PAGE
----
Dante Adams v. State of Indiana
15A01-1110-MI-537
Miscellaneous. Holds that while the state failed to provide notice of forfeiture to Adams, the error was not harmful and is not reversible. Affirms the trial court’s order transferring $25,000 in cash seized from Adams to federal authorities.

Wayne A. Moorefield v. State of Indiana (NFP)
85A02-1112-CR-1149
Criminal. Affirms sentence for Class D felony non-support of a dependant child.

James Pierce, Jr. v. State of Indiana (NFP)
48A02-1108-CR-809
Criminal. Affirms sentence for Class C felony burglary and possession of a firearm by a serious violent felon.

Johnathon Gregg v. State of Indiana (NFP)
49A05-1111-CR-566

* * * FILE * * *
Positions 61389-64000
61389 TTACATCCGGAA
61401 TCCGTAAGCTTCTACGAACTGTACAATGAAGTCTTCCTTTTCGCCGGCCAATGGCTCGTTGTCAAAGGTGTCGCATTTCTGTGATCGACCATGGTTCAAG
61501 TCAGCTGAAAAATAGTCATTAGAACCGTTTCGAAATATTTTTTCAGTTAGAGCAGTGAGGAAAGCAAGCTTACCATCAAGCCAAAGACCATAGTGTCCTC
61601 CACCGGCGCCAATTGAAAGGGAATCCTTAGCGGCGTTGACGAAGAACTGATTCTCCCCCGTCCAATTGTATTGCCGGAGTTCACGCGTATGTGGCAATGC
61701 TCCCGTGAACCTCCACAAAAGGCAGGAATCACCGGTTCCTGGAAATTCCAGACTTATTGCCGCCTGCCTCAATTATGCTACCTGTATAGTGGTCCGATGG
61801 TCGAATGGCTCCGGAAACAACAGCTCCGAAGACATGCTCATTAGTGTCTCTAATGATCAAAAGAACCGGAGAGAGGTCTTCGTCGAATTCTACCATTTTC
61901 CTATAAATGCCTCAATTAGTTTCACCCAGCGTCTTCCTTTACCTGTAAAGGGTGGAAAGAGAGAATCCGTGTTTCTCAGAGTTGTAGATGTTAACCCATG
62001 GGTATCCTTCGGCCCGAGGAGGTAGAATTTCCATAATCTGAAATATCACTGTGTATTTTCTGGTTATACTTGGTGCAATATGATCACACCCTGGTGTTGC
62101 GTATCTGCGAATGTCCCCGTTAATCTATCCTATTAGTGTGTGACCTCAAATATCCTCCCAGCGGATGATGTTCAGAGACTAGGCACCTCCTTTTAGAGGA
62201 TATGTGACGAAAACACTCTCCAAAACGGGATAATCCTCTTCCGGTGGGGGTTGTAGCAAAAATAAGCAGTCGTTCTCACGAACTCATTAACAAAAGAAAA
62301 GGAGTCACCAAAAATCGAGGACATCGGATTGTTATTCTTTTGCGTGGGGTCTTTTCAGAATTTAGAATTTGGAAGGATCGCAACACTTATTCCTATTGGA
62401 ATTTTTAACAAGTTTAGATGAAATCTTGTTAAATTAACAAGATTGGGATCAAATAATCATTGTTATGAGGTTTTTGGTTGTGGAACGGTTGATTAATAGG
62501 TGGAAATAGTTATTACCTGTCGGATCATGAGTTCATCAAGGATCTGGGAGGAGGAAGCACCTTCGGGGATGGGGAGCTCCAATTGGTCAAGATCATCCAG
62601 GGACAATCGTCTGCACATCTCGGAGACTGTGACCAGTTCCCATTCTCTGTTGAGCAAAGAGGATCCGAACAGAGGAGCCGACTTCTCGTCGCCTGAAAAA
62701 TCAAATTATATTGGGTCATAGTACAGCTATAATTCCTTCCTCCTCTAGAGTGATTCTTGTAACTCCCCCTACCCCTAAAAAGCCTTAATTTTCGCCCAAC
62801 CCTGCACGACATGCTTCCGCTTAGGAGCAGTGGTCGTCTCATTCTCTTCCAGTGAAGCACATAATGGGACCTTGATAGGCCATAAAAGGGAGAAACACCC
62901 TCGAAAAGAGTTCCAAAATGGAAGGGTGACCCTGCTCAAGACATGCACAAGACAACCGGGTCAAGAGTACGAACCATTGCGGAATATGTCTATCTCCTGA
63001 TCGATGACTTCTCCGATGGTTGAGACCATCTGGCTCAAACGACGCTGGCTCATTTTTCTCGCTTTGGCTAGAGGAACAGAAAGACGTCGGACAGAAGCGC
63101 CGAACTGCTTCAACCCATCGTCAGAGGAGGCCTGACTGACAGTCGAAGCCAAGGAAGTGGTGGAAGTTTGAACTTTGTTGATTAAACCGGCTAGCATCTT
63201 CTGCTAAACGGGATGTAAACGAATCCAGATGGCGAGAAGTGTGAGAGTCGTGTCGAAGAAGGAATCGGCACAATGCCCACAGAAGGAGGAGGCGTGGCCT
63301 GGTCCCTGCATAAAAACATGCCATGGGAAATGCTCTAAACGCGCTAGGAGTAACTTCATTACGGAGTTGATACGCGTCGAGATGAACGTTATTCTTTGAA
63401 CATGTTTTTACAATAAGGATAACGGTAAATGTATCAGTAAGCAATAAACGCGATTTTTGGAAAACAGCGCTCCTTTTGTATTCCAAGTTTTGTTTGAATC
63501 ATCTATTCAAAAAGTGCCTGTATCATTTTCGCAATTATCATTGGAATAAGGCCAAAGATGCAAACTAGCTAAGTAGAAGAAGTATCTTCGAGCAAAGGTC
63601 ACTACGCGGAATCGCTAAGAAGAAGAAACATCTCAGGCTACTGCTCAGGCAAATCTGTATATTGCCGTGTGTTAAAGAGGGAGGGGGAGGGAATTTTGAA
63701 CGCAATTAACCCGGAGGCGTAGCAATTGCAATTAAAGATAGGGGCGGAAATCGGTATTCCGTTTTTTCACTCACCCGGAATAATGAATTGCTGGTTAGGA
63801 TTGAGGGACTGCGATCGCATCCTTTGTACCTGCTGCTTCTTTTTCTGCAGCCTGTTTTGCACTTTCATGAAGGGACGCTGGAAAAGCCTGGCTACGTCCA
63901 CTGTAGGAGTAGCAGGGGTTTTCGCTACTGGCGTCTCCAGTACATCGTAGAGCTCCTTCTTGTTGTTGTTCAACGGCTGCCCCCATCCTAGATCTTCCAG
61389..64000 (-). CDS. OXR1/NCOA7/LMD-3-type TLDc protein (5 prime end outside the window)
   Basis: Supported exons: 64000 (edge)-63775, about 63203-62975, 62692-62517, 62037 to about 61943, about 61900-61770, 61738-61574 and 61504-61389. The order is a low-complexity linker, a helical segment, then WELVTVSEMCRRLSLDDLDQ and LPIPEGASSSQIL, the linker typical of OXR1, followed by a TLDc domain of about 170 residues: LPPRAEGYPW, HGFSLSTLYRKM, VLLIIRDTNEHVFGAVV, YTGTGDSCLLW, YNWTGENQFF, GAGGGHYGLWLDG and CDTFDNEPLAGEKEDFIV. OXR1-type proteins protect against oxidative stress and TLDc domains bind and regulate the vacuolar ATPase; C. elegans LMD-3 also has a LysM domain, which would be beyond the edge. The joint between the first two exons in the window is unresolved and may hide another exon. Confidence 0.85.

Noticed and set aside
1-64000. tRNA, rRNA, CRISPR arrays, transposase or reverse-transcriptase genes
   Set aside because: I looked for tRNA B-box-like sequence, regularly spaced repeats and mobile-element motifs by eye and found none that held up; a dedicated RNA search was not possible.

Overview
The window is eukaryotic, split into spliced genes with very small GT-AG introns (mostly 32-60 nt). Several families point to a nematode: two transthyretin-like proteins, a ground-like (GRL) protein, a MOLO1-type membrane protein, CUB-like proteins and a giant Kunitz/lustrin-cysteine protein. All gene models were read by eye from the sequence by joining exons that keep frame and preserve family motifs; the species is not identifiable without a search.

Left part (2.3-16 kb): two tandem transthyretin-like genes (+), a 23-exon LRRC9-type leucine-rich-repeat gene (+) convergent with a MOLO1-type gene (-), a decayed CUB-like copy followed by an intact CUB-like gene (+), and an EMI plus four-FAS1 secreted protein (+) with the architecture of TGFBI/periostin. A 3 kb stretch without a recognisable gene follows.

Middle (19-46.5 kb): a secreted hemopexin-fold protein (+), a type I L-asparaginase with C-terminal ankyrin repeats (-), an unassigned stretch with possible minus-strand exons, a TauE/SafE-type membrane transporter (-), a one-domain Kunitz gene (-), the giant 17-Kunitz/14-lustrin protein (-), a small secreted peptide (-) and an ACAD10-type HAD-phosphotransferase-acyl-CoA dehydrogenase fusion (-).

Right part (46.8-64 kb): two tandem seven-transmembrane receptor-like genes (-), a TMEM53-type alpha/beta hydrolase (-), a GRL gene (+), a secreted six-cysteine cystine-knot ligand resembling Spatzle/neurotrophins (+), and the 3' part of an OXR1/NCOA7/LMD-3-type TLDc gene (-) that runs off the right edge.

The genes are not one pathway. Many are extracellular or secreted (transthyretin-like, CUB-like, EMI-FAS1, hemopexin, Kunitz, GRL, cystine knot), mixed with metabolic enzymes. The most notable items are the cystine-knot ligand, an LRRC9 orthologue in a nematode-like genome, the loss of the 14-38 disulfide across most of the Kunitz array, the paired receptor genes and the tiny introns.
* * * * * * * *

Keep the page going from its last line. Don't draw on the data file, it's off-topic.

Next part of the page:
Criminal. Affirms conviction of Class B felony burglary.

James Gerald v. State of Indiana (NFP)
20A05-1108-CR-413
Criminal. Affirms conviction of Class B felony robbery and sentence, enhanced by a habitual offender adjudication.

Sally G. Leonard and Indiana Farm Bureau Insurance, as Subrogee of Sally G. Leonard v. Brandon Vickers, and Weaver Heating & Cooling, Inc. (NFP)
71A03-1110-CT-483
Civil tort. Affirms trial court’s grant of motion to strike a document from evidence in favor of appellee.

Alex Gregory Robertson v. State of Indiana (NFP)
71A05-1109-CR-538
Criminal. Affirms conviction of felony murder.

Kenneth E. Russell v. State of Indiana (NFP)
28A01-1112-CR-559
Criminal. Affirms sentence for two counts of Class B felony battery.

Cassy Henry v. State of Indiana (NFP)
49A02-1110-CR-921
Criminal. Affirms revocation of probation.

Brett Lyle Rork v. State of Indiana (NFP)
79A02-1110-CR-973